Prosecutors have found ‘no criminal offence’ in connection with Spanish president Pedro Sánchez’s PhD thesis and recommended the Supreme Court reject legal action filed by far-right political party Vox.
Deputy prosecutor of the Supreme Court, Luis Navajas, argues that the case brought by Vox is based ‘entirely on media reports’ and does not give ‘any additional concrete data’ of which the party ‘may have had knowledge’ and which would allow the plagiarism accusations to ‘fit in with the offence of simulation’ as defined by the Penal Code.
Vox’s claim was on the basis of an offence of forgery and corruption, the latter jointly for Sánchez’s having ‘illegally and fraudulently promoted’ his wife Begoña Gómez’s career in marketing.
Members accuse Sánchez of having ‘used his political and institutional power’ for Sra Gómez to appear on record as a master’s degree tutor in a State university ‘despite not having the required academic qualifications’.
The ‘forgery’ and ‘corruption’ allegations concerning Sánchez’s thesis ‘refer to journalistic news reports’ derived from ‘an extraordinarily vague and non-precise description of facts’.
As for claims of Sánchez’s abusing his position for his wife’s professional benefit, the prosecutor says these ‘merit little attention’ since they ‘lack a description of the facts alluded to’ and which could be ‘confronted and evaluated’ within the framework of the Penal Code.
The complaint against Sánchez ‘transcribes various Articles of the Penal Code’ in a manner which leaves it up to the court to ‘choose which ones would fit in’ with the ‘alleged actions of the defendant’ which ‘are either not described’, or are described ‘in such an inconsistent manner that they do not merit any consideration at all’.
Pedro’s PhD goes viral
Queues built up outside Madrid’s Camilo José Cela University in mid-September after Sánchez gave permission for his 342-page leatherbound hardbacked dissertation to be viewed following accusations of plagiarism in the right-wing newspaper ABC.
The president announced plans to take legal action against the reporters for libel, and was furious that they were ‘trashing’ his ‘many years of hard work’.
Also, the university was displeased with the allegations: it pointed out that doctoral students worked closely on their theses alongside two supervisors, and the finished piece was thoroughly reviewed by a panel in accordance with standard academic procedures before the title of PhD was granted.
“We have thoroughly reviewed the internal and external evaluation processes of the thesis presented by Dr Pedro Sánchez Castejón in the year 2012, and confirm the complete normality of the procedures in line with legislation in force and the habitual verification and control protocol of this institution,” said the university at the time.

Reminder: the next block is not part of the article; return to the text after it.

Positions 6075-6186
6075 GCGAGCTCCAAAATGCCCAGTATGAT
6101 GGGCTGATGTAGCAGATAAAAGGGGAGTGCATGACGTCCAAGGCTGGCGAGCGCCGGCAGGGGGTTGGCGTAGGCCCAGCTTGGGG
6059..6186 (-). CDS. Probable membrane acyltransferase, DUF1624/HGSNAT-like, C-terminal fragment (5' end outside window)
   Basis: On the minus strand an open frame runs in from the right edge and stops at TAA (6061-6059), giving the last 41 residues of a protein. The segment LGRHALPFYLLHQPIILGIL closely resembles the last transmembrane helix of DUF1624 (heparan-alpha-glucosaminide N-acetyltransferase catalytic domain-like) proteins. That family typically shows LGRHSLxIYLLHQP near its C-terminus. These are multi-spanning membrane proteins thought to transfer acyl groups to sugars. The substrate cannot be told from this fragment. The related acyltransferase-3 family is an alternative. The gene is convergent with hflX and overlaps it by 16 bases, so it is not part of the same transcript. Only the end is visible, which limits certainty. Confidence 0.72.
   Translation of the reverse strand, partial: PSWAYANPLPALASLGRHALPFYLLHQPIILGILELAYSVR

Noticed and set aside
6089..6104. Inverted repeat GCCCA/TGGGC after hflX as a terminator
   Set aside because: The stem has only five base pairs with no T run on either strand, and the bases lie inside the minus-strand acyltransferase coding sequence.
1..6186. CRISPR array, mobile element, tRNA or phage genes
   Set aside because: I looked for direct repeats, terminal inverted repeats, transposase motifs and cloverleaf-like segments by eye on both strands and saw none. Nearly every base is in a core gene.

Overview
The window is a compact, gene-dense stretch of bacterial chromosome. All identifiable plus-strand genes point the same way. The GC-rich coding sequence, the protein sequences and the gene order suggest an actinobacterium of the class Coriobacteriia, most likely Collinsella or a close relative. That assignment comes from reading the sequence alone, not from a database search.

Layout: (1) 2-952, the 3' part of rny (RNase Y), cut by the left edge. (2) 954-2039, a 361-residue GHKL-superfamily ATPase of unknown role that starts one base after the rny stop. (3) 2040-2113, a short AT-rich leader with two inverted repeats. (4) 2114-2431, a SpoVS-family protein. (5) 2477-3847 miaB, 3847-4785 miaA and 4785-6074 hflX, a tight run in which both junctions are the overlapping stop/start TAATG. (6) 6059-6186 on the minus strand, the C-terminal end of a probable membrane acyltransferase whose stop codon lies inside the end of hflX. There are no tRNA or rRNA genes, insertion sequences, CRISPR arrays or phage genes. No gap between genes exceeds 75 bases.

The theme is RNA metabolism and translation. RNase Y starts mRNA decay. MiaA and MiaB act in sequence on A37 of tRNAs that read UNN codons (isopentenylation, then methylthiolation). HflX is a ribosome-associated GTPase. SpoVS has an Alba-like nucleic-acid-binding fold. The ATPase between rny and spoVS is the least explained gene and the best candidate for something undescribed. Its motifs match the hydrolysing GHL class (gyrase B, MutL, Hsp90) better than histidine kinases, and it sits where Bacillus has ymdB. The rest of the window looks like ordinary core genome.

Claims in ABC were made that the current national president, who was not a leader or even a high-profile figurehead in his party at the time, had benefited from ‘preferential treatment’ and that his PhD was awarded despite ‘most of it having been written’ by the celebrated economist Carlos Ocaña.
Ocaña, in response to the corruption allegations, said he worked with Dr Sánchez Castejón on co-authoring the book The New Spanish Economic Diplomacy after the PhD had been awarded, and which included sections from the thesis.
He said he only wrote ‘parts of some’ of the chapters, and the rest was based on the thesis, which is titled Spanish Economic Diplomacy: An Analysis of the Public Sector 2009-2012.
Series of ‘academic assaults’ on politicians
The case arose in the middle of multiple controversies surrounding master’s degree dissertations written by three other top-flight politicians who studied at Madrid’s Rey Juan Carlos University (URJC).
Former regional president of Madrid, Cristina Cifuentes (PP), resigned after Parliament was unsatisfied with her explanations that changes to her academic record, giving her grades for modules previously registered as ‘did not attend’, were an administration error, and that she would ‘happily’ show her dissertation in Congress, ‘if she could find it’.
The Supreme Court considers an admin error had indeed been committed but continues to investigate to confirm this.
Health minister Carmen Montón, who had given up her role as regional health boss in Valencia to join Sánchez’s cabinet, resigned after it came to light that 19 of the 52 pages of her master’s dissertation had been plagiarised and even included extracts from Wikipedia.
This said, even the most high-tech anti-plagiarism software used by universities can flag up a ‘match’ when this is not the case – in fact, the ‘matches’ found in Sánchez’s PhD were ‘plagiarisms’ of his own, subsequently-published book.
PP leader Pablo Casado has also come under the spotlight for allegedly being awarded a master’s degree which was incomplete or involved plagiarism, but has refused to speak to Parliament about it or to resign, insisting that if any criminal offence were to have been committed, it would now be statute-barred in any case.